On March 9, 2017, George Mason (Miriam's son) wrote: "My mother & I spent time each summer at Okeana with poppy George. His farm was 175 acres. It had a number of good springs on the property. He kept 7 milk cows & sold milk to The French Bauer Dairy in Cincinnati. He had 2 horses, 20 hogs, 30 sheep & about 45 chickens. He was a farmer, like most others in the area. He planted Alfalfa, along with corn & wheat. The animals were fed corn & a mixture of other nutrients. He sold the farm & moved out in June, 1946 & purchased the home at 7 E Spring Street in Oxford. That was his pleasure in renting to Miami Univ. students. He really enjoyed that. During the last 3 years he owned the farm he let Mr. Butterfield “share crop”. Butterfield wanted just to plant corn. Poppy believed in crop rotation. Well since Butterfield did the work, he won out on just raising corn on about 40 acres. Farm work was hard & none of his descendants wanted to farm."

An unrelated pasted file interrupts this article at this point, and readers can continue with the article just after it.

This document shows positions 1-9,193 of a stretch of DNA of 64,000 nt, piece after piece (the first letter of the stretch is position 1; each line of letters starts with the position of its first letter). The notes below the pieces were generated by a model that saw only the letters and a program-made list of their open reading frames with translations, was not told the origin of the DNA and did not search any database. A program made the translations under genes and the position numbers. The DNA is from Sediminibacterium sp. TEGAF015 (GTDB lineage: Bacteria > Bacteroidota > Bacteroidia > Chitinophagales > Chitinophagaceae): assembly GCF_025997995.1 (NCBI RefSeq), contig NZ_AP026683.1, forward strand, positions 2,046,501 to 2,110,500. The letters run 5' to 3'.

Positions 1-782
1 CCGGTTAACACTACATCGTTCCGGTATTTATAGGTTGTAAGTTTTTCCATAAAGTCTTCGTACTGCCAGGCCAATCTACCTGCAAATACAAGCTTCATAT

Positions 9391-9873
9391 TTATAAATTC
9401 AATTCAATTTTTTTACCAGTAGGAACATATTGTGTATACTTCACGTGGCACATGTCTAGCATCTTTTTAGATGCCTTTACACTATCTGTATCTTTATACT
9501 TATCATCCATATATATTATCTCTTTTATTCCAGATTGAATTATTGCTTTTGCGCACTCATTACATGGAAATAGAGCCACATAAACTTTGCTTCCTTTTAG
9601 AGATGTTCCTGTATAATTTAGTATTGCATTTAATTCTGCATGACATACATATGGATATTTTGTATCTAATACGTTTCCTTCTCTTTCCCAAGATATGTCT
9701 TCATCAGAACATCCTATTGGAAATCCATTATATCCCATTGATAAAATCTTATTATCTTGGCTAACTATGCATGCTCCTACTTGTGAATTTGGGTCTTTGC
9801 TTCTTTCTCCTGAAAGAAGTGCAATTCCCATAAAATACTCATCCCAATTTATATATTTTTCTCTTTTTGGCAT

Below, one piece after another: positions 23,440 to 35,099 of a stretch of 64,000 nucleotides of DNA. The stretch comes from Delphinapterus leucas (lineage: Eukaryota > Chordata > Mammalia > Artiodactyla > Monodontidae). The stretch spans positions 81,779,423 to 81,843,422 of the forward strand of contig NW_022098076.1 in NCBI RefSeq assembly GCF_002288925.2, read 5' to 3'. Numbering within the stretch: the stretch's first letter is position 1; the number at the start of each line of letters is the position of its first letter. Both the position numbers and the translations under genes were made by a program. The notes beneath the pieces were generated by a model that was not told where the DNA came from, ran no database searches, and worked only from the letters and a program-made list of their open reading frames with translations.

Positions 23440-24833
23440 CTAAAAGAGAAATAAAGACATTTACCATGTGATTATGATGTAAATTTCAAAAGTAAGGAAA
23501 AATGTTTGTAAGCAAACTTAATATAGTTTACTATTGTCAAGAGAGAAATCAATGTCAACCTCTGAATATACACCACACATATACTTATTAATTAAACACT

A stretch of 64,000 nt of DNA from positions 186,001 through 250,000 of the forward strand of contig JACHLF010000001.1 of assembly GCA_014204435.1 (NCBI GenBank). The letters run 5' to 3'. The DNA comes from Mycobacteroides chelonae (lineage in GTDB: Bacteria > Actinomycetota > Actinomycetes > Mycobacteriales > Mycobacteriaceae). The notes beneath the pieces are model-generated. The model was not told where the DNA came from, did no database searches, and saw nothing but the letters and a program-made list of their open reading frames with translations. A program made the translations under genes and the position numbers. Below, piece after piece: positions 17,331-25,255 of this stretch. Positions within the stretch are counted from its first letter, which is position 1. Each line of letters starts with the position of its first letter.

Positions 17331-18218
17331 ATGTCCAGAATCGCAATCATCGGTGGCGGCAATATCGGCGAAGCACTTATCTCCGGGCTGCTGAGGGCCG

Poppy died July 29, 1959 in Oxford at the age of 88.
|Click photos to enlarge||
Probably taken about 1909
Top row: (unknown), (unknown), Ida and/or Opha George
Middle: Miriam George, (unknown), Marguerite George
Bottom: Lois George, Frances George (she moved and blurred her picture), Alice George
On-Line Photo Album of the C. F. and Maybelle Duncan George family
|1919 class, Morgan High School.
Submitted by Frances George Ertel.
Top row, l-r:
Faye OTTO, Mabel LAWRENCE, Yvonne BUTTERFIELD, --?-- , Leona WYNN (verified by David Weaver), Lilly ROBISON
Daniel INLOES, --?-- , James W. MCDONALD, Lois O. GEORGE (Mrs. J. W. McDonald), Russell HOLOWELL, Dr. Bennie OTTO (teacher)
|1924 class, Morgan High School.